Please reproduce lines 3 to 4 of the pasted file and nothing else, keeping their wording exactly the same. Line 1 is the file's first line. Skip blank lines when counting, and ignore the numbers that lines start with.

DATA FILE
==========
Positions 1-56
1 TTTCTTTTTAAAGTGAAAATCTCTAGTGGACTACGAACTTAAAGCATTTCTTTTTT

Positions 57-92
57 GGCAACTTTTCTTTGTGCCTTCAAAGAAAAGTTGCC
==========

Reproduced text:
Positions 57-92
57 GGCAACTTTTCTTTGTGCCTTCAAAGAAAAGTTGCC